Jaguar XJ

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British big cat shows potency and pedigree

As I write this, I am listening to a Kings of Leon album. This is unusual; usually the playing of music disrupts what passes for the creative process in my head. This time, though, the thoughts it evokes overcome that because it brings back to glorious life my drive last week in the new Jaguar XJ.

Really? Isn't a luxury-saloon Jaguar more Céline Dion or even the latest Classic FM compilation? Well, playing something gritty and rousing through the Jaguar's stupendous sound system is just one way to shift all sorts of residual prejudices about big Jags and their place in car culture.

You may have a more pressing question, though. Which is: does this sleek, fastback saloon look like a Jaguar? Well, it certainly doesn't do what the previous XJ did, which was to reprise yet again the look of the first XJ of 1968. That retro-obsession has no place in today's Jaguar company. "Jaguars should be modern cars," says design director Ian Callum. "We should understand the values that made the original XJ great, but we should not copy it."

The XJ hints at a bigger, airier, more delicate XF, but is quite different in detail. It has roof pillars which appear slender, not least because the rear ones are blacked-in to look like tinted glass, and the rear lights wrap over the rear wings. They contain angled lighting elements intended to resemble the scratch-marks of a cat's claws; these seem a gimmick at first, but soon you see why Callum incorporated what he views as his favourite XJ part. "You have to exaggerate a design idea 10 or 20 per cent beyond the comfort zone," he says, "otherwise it soon becomes too safe. It will take people a while to come to terms with it, but that's a good thing."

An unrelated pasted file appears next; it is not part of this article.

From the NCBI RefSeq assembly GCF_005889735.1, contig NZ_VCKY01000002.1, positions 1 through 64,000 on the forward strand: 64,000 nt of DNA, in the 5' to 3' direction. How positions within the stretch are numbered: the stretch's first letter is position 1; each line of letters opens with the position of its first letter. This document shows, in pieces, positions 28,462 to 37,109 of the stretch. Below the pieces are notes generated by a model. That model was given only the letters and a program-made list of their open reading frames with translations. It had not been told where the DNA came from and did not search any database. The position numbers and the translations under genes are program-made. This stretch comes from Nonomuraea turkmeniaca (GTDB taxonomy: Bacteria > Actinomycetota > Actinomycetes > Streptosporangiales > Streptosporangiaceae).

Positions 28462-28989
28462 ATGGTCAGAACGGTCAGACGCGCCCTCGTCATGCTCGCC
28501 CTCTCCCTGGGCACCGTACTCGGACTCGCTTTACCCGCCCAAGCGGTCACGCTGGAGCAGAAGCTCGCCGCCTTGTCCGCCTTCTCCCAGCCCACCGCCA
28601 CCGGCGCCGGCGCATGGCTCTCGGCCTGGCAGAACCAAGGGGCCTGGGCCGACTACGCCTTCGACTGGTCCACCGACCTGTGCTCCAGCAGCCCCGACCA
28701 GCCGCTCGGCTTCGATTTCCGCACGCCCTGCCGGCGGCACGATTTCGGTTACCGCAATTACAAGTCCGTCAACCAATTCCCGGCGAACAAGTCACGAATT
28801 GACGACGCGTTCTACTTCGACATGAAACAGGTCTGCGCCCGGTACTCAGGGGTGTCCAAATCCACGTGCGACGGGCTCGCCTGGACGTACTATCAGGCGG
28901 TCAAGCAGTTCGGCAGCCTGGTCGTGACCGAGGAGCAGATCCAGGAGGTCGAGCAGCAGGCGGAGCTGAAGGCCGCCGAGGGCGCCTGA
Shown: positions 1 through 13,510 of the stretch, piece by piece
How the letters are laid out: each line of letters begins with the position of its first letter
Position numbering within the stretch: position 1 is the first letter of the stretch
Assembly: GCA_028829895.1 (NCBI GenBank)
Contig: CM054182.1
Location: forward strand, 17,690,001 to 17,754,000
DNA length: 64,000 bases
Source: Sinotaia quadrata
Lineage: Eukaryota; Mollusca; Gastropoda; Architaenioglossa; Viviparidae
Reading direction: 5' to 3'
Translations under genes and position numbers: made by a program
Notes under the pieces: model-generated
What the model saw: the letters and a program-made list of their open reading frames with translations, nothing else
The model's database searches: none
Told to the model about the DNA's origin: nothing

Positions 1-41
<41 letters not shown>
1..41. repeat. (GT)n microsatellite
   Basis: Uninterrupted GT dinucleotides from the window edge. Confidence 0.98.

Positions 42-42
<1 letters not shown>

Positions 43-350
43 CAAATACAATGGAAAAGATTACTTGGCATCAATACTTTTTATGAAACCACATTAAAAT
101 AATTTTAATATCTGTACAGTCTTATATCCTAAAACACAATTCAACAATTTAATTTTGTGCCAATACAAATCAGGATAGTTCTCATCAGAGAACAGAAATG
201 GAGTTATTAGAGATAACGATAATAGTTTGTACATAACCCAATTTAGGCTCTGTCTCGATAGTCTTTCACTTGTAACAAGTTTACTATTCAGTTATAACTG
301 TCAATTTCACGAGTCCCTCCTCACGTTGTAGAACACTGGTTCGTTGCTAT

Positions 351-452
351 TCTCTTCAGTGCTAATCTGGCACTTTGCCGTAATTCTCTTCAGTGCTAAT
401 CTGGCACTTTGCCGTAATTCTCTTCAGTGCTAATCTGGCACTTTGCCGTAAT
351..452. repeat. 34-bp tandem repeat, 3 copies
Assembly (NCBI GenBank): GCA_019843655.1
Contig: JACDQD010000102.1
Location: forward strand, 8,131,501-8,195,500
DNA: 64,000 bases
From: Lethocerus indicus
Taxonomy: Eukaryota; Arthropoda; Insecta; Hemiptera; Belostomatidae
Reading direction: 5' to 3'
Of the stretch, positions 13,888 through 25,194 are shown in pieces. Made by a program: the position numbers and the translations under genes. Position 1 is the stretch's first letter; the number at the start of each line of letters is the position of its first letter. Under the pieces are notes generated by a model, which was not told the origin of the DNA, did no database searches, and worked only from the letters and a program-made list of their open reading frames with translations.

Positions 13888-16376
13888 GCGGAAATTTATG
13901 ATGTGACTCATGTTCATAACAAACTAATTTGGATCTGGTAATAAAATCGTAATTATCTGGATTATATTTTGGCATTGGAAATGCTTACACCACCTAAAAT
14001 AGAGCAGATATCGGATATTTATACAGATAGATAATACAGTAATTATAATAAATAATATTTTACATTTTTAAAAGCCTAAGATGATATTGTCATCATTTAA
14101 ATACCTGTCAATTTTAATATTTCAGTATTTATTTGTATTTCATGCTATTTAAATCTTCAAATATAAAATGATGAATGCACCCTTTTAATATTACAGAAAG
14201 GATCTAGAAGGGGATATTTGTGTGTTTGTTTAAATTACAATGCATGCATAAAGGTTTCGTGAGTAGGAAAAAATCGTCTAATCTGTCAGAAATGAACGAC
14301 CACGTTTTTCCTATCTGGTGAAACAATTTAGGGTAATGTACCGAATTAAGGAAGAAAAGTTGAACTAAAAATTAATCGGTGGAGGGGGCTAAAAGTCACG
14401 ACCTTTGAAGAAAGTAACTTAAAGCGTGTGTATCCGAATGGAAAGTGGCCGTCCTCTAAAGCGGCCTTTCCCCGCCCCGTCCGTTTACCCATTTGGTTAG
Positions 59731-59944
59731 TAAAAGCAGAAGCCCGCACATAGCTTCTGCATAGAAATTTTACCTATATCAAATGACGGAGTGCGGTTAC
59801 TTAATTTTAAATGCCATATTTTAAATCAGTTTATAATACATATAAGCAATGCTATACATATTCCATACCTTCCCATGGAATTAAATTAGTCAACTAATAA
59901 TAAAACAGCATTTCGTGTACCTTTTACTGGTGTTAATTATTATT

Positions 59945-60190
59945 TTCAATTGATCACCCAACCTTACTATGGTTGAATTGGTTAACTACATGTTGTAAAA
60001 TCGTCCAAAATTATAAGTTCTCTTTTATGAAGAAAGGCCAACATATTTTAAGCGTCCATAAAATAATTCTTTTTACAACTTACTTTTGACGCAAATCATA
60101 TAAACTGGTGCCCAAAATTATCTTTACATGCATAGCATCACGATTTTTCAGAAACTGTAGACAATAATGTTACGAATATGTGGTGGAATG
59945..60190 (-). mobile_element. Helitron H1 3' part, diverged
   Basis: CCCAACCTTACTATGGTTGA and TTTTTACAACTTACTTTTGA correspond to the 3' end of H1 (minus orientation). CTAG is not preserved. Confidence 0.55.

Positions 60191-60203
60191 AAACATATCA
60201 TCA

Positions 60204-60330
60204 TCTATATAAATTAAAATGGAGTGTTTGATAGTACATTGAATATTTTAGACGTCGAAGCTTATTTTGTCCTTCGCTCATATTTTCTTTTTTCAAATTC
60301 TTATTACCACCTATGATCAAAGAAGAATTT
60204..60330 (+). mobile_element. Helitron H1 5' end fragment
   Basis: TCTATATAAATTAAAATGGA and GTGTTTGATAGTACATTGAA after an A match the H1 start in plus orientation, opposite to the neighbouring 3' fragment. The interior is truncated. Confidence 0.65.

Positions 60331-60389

Seen in its natural habitat, the XJ is truly dramatic. It looks assertive, confident and quite unlike any rival, especially a sober-suited German one. The drama continues inside, helped by the light from the glass roof and the sort of sumptuous materials you would find in a Rolls-Royce or a Bentley.

Now see the instruments, high-resolution images on a screen rather than the chrome-and-glass dials they appear to be. Then there's the central screen with its two layers of differently-oriented pixels, so the driver can see the usual information while the front passenger simultaneously watches TV or a DVD.

Underneath all this is an aluminium structure derived from the previous XJ, enabling this hefty car to weigh much the same as the smaller, but steel, XF. The engines mirror those of the XF – a 3.0-litre, V6 diesel with twin sequential turbos and 275bhp (from £53,755), a 5.0-litre, 385bhp V8 with direct injection, and a supercharged version of that with 510bhp for the top, £87,455 Supersport model. All have six-speed ZF automatic transmissions with paddle-shifters.

Central to the notion of a Jaguar is refined progress with the promise of potency, and the XJ does it brilliantly. There's a sense of precise, delicate connectedness with the road and a driver-involving, mass-defying agility. The miraculous part is that this is combined with the suppleness and grace of motion that has long been a Jaguar speciality.

As expected, the engines I tried were magnificent. The latest turbo-diesel with its 443lb/ft of torque hurls the XJ along with extraordinary nonchalance. The supercharged Supersport, however, is a truly joy-giving machine. It still rides absorbently over bumps and can play the luxury car with its engine lazily burbling, but one squeeze of the accelerator brings a deep, potent throb and a torrent of overtaking energy.

This is a very rapid Jaguar, able to reach 62mph in 4.9 seconds, and here you can really enjoy manual paddle-shifts and the XJ's remarkable dynamics. Pressing the chequered-flag button loosens the stability control and firms the dampers for a yet more engaging drive, but even then the ride never descends into turbulence.

So that's the new XJ, a car which feels special in the way its German rivals do not. It turns heads and it's British. Even in today's globalised world, that last part is especially pleasing.


Audi A8 3.0 TDI quattro: £57,310. Latest version builds on Audi's quality feel and promises a more invigorating and comfortable drive. As good as XJ? We'll see.

BMW 730d SE: £55,260. Obvious choice if considering a 7-series, with lower CO2 than XJ and easy, muscular pace. Lacks the visual interest and balletic dynamics of the Jaguar.

Mercedes-Benz S350 CDI: £57,103. A 3.0-litre engine despite misleading 350 name. BlueEfficiency credentials, but less power and higher CO2 than XJ. Good, but others do it better.

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